Skin cancer is one of the most common types of cancer, and can affect anyone, although there are certain risk factors in play, such as fair skin, family history, and age. Because of this, all of us should be checking ourselves for skin cancer signs and symptoms regularly. We should be aware of the warning signs and know when to see a doctor to have a potential problem looked at.
What Are the Warning Signs of Skin Cancer?
The primary way to spot signs of skin cancer is to do a monthly self check. During this check you should look for the early signs of skin cancer. Knowing your own skin and how it looks is the best way to spot any unusual changes. You may want to get a friend or your partner to help and check those parts of your body which are hard to see, such as your scalp and back.
An easy way to check your skin is to remember the ABCDEs of skin cancer detection:
Asymmetry - Half of the mole or mark doesn’t match the other half.
Border - Irregular, jagged, blurry or notched edges.
Color - Non-uniform color that includes different shades of black, brown, red, white, pink or blue patches.
Diameter - The growth is more than ¼ inch in diameter (about the size of a pencil eraser.)
Evolving - The mole is growing or changing color or shape.
If you notice something irregular, don’t hesitate to make an appointment with your doctor to further investigate. Your doctor will look in depth for signs of skin cancer. What the mark looks like will tell your doctor more about what type of skin cancer it could be.
Basal and Squamous Cell Carcinomas Signs
Basal and squamous cell carcinomas are most often found on areas of your skin that are exposed to the sun regularly, but can develop anywhere. Signs of basal and squamous cell carcinomas could be:
- Flat yellow areas that look like a scar, but with no associated injury.
- Rough, scaly, or raised red patches that are itchy or inclined to bleed.
- Raised growths or lumps, sometimes with a pit in the center. If it is basal cell, then they may have blood vessels looking like the spokes of a wheel.
- Small pink or red bumps which are translucent and may have blue, brown, or black areas within them.
- Open sores that either refuse to heal or keep coming back.
This form of cancer is very common and very treatable. However, once you have had one instance, you are likely to have others, so you should be particularly careful about checking your skin after a carcinoma has been treated.
Melanoma is less common, but more dangerous. Melanoma tends to spread to other parts of the body if not detected and treated early. Signs of melanoma are:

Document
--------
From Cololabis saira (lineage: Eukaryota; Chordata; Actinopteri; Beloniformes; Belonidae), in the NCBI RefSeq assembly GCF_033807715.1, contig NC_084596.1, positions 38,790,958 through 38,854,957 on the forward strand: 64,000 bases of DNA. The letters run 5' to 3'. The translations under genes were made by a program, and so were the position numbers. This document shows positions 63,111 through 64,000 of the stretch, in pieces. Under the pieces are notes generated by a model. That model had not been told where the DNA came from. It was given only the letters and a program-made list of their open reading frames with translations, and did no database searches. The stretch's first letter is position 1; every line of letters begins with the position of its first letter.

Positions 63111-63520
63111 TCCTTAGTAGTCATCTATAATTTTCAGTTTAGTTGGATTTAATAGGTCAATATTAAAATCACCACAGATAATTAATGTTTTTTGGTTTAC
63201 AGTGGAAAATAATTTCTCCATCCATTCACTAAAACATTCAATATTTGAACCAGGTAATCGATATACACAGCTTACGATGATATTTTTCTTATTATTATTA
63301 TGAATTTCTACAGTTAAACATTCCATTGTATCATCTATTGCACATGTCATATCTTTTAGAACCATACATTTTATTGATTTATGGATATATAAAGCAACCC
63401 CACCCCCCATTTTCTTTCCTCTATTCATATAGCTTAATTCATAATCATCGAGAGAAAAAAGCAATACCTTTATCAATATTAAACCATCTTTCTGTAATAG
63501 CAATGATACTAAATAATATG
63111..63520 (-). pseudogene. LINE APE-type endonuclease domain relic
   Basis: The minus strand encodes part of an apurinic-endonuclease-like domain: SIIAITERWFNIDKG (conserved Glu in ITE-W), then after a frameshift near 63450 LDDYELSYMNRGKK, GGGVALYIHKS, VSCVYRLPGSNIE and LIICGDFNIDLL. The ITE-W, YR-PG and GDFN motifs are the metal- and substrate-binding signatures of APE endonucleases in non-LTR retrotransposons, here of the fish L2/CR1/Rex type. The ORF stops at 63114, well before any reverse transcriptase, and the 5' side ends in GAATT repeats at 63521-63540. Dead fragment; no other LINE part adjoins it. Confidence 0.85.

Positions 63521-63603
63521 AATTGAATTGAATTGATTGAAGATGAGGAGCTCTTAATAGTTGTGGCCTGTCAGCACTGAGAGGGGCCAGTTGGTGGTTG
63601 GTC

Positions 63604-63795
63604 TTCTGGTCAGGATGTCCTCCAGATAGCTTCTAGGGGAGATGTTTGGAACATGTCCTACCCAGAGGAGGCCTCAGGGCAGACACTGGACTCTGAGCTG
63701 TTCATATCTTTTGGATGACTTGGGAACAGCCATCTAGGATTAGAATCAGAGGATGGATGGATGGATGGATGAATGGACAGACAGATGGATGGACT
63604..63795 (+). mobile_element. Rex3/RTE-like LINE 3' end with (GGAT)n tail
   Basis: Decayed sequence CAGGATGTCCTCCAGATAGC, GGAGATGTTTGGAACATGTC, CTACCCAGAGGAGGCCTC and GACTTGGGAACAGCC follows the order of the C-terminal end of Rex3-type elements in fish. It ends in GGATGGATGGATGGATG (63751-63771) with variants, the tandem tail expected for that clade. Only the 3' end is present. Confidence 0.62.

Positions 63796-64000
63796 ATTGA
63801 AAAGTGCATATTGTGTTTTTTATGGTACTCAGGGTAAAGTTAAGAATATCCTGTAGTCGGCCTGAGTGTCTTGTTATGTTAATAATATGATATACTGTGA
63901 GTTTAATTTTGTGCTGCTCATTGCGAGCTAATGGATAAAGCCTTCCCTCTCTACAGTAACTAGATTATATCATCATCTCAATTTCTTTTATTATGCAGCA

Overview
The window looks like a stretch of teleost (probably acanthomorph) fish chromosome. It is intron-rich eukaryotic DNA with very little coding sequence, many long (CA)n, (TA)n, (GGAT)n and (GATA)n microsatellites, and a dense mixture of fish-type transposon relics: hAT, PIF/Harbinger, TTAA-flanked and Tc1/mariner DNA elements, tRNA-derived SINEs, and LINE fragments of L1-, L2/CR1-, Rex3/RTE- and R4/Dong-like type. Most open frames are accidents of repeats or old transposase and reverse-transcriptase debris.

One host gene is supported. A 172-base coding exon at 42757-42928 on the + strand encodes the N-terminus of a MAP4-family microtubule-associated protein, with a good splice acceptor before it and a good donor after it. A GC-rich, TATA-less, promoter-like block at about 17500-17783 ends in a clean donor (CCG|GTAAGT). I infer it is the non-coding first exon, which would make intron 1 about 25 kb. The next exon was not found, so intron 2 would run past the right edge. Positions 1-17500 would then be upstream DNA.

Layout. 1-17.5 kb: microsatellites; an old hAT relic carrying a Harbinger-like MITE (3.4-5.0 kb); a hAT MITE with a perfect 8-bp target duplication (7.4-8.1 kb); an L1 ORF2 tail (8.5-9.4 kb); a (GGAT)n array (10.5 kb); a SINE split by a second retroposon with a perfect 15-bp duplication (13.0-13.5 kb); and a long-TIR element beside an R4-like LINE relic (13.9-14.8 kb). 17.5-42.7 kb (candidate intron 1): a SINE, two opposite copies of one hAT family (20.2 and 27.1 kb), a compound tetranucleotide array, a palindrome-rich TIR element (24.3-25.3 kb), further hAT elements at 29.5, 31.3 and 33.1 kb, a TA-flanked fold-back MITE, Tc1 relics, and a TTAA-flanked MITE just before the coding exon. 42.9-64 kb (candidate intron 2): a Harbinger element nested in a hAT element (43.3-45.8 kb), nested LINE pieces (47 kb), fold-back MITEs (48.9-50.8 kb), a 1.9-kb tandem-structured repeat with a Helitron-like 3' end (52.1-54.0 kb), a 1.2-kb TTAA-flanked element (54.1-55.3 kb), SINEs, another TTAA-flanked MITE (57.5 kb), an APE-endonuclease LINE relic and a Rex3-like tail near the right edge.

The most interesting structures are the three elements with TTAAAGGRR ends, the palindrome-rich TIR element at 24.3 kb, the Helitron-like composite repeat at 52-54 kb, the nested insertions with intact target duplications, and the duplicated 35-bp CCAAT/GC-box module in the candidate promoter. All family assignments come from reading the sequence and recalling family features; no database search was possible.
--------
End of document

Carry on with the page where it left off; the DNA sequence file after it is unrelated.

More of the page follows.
- A mole that develops later in life or an existing mole changing in size, shape, or color. Moles that are larger than 1/4 inch across can also be a red flag, as can ones which have an irregular border or color variations. A mole you have had all your life can sometimes become cancerous, so you should check your moles for changes frequently.
- Sores that refuse to heal.
- A spot that is expanding into the surrounding skin.
- Redness or swelling around a mole.
- A mole becoming itchy or painful.
- Scaliness, oozing, or bleeding on the surface of a mole.
If in doubt, your doctor may choose to remove an apparently innocent mole rather than take the risk.
Skin cancer sometimes manifests differently for people with darker skin tones. Unfortunately, it's a myth that having dark skin will protect you from skin cancer, which sometimes causes darker-skinned people to miss cancer in its early stages. If you have dark skin, you should pay special attention to spots on your hands, the soles of your feet, and under your nails. This can indicate a particularly bad form of melanoma.
What to Do if You Find Signs of Skin Cancer?
You should be examined by your doctor if you find anything that might be a sign of skin cancer. It is better to be safe, and if it turns out not to be cancer, then you will have peace of mind.
A skin cancer specialist may be able to tell whether the mark is cancerous or not without a biopsy. However, if they are at all suspicious that the mark may be cancer, they will perform a skin biopsy, and may remove the suspicious area (this is called an excisional biopsy). In most cases the lab will make a diagnosis by having a skin cancer specialist view the tissue under a microscope. If the cancer has been detected early enough, a dermatologist may be able to treat it. If not, they will refer you to a skin cancer oncologist.
Skin cancer is one of the most common forms of cancer, so we should all be checking our skin regularly for changes and lesions that might indicate cancer. If you find a suspicious area, seek medical attention. In most cases, if skin cancer is found early, it is easily treatable without further problems or unpleasant side effects.